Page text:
Crossing Canada on a Goldwing: Part 2

There was never a dull moment for Wayne Hamm and Bruce Wheeler as they rode through Alberta, Saskatchewan and Manitoba


Photo of a yellow canola field.

Wayne and Bruce passed by dozens of canola fields as they traversed the Prairie provinces. — Wayne Hamm photo

The Prairie provinces are wrongly accused of being boring by some. Many people—cocooned inside of a vehicle with air conditioning, stereos, movies for the children and other gadgets—miss the beauty of this region. The sight of and the sweet smell of the bright yellow canola fields and the odour of fresh-cut and drying hay in the summer’s sun is so relaxing. Seeing farmers on their tractors always elicited a wave from me thanking them for their efforts, and they always waved back.

Paradise for the outdoorsman

For Bruce and I, the trip northeast to Cold Lake, Alberta, and onto inter-provincial Highway 55—aptly named the Northern Woods and Water Route—was exciting. We travelled east through Pierceland, Meadow Lake and Green Lake in Saskatchewan and then into northern Manitoba. We shook most of the traffic, at times owning the road.

Unfortunately, we had to take the bad with the good. Road construction and motorcycles are often at odds. A section of Highway 55 was completely torn up, necessitating a pilot vehicle, one-lane traffic and non-compacted gravel, which created both-feet-down chaos for these two motorcyclists for several kilometres. Then, a huge sigh of relief when we saw the sign that said “end of construction.”

We were in a wilderness littered with lakes—surprisingly, with a road passing through it. The sweet smell of the earth’s moisture from the high water table seemed everywhere. It was paradise to the outdoorsman. There were plenty of activities one could do here, such as fishing, hunting, camping, boating, perhaps even motorcycling, to name a few. The dragonflies that were unfortunate enough to meet the windshield of our ride seemed as large as hummingbirds and they were abundant and stuck like glue.

Stopping for the night

We were heading northeast to the Saskatchewan Highway 106 when we decided to stop and set up the tent for the night prior to riding to Flin Flon, Manitoba. If possible, it’s a good idea to fuel up at the end of your day because tenting will see you up early for a fresh start.

One such fuel stop surprised us; it was a small hub of activity and an obvious stopping-off point for fuel, bait, supplies and the like. There were many vehicles with fishing boats in tow and several of those anglers approached us to inquire about our adventure. It was heartwarming to watch Bruce. I always stepped back and let him tell our story.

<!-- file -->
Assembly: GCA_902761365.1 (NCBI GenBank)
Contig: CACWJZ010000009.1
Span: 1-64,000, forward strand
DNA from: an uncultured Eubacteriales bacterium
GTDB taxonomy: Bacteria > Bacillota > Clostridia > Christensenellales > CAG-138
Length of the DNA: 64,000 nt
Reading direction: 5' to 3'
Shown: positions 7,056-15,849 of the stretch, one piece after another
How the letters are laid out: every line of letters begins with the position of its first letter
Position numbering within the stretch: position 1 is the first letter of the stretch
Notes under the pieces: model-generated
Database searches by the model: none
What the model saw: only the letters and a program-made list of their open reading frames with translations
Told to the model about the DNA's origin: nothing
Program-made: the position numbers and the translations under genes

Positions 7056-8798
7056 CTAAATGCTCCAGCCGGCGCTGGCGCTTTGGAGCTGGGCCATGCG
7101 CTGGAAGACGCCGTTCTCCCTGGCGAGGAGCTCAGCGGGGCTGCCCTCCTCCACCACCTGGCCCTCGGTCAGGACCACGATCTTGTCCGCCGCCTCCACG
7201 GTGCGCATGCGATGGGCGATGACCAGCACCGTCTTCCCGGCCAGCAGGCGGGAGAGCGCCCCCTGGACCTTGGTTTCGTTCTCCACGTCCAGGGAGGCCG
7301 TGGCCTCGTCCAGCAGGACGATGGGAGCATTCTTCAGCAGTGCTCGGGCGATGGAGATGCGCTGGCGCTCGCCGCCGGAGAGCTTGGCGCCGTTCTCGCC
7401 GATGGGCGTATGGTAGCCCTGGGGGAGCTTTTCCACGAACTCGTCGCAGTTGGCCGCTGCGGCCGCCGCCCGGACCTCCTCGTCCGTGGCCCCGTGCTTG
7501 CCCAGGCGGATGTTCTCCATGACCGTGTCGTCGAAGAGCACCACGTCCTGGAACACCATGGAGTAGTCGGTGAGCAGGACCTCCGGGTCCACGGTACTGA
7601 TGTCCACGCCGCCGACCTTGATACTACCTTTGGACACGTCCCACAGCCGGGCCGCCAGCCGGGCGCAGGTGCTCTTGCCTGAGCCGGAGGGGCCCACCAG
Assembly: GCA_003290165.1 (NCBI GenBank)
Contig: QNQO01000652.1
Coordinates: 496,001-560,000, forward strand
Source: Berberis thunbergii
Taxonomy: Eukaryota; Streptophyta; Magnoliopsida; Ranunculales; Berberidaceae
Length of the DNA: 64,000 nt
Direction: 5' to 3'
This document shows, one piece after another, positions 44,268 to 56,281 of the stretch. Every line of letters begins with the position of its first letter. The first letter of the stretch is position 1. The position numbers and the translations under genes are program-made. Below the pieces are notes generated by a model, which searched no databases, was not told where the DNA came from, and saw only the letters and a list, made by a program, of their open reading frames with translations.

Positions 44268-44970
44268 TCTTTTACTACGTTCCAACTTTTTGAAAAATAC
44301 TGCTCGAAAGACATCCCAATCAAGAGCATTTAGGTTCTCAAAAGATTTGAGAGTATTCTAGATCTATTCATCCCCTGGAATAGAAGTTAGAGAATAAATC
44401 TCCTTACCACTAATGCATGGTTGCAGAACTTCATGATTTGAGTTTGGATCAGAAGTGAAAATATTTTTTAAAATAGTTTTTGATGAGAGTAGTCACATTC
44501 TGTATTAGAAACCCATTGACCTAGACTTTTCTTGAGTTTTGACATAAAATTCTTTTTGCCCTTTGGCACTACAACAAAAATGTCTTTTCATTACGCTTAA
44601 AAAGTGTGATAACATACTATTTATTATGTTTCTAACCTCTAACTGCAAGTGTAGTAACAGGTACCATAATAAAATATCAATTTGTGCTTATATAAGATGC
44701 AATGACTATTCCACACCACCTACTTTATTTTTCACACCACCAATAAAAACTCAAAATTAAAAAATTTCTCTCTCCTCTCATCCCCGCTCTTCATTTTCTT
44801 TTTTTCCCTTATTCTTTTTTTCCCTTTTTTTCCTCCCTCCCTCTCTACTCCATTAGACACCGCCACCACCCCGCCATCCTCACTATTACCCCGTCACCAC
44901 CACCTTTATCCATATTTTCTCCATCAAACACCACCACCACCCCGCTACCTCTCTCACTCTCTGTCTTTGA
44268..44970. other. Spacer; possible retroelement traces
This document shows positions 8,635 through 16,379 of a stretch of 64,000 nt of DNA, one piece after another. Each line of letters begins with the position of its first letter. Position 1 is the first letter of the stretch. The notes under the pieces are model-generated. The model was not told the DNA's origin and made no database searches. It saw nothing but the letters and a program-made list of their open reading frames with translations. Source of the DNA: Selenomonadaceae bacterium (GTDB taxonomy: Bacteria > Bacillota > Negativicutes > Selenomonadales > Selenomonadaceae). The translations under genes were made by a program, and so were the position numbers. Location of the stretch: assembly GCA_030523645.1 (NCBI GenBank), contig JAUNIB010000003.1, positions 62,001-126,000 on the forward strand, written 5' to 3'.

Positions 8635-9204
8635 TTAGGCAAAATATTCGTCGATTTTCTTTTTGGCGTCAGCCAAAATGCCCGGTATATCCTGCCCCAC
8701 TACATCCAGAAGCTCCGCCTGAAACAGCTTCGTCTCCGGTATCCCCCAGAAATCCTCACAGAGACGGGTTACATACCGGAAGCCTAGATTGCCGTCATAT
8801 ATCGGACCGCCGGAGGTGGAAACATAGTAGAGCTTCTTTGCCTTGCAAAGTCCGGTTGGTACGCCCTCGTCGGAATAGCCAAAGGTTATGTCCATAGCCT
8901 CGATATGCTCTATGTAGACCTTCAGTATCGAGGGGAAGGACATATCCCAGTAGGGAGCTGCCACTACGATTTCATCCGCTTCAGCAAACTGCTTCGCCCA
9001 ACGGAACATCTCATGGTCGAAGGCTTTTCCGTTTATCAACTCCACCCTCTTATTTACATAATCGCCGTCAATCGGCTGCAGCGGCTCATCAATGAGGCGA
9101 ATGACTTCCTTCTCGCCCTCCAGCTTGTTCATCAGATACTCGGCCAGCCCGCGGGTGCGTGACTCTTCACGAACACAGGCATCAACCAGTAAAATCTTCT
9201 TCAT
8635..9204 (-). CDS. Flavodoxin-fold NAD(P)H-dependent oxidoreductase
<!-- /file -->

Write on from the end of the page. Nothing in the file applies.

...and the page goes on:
The mosquitoes and blackflies owned that night, holding us hostage in our tent until 4:30 the next morning.

It seemed like a good idea at the time

The next day, as we approached Flin Flon, Manitoba, which is a border city between Saskatchewan and Manitoba, it was like some sort of transition. The lakes and forest landscape turned into heavy rock and mining at the flick of a switch. Flin Flon is known for its copper and zinc mining.

We headed into a vast wilderness with large bodies of water, such as Lake Winnipegosis, Lake Manitoba and Lake Winnipeg. I knew amenities would be sparse but we were ready. We carried extra gas, a cooler full of ice, fresh submarine sandwiches, water and all the camping gear. Fuel stops were sparse and we didn't let one pass. I wrongly assumed there would be camping sites readily available but there weren't. We had the gear but we were hesitant to set up camp just anywhere because we were concerned for our safety, due to local wildlife. But we were 1,000 kilometres into a 32º C long day, the bike was running on fumes and we had had enough.

We stopped on the side of the road and I scouted out a potential spot in the wilderness to pitch our tent. Thankfully, a long-haul trucker stopped to check on us. He was from the area and strongly recommended against tenting, noting that the area was being overrun with bears.

Onward we went, and entered a secondary roadway to find gas near by. Unfortunately, the nearest motel was another 150 kilometres away in Gypsumville. It was to be our first and last 1,150-kilometre day!

On the road again

Once we were back on a main road and in touch with civilization, the scenery changed back to more prairie-like. Near Gimli, I noted that sweet smell of canola once more and acres of wheat fields. Some may recall the news of many years ago when Gimli made the front pages with a story about the Gimli glider. A large passenger jet ran out of fuel and the crew landed successfully on an abandoned runway near Gimli. The story is searchable and worth a read.

We navigated north of Winnipeg traffic and chose to head to Ontario through Falcon Lake and West Hawk Lake. The latter part of this ride was a delightful trip through a narrow, twisty back road made for motorcycles.

Onward to the eastern provinces

Stay tuned for the vastness of what seemed like an eternity to pass through Ontario and Quebec. You will learn of the camaraderie between touring bikers and Bruce's part in that. You will also hear of a tragedy involving a motorcycle west of Kenora, Ontario.

Wayne Hamm’s cross-Canada journey was supported by Riverside Honda and Ski-Doo in St. Albert, Alberta. 

Read Crossing Canada On A Goldwing—Part 3.

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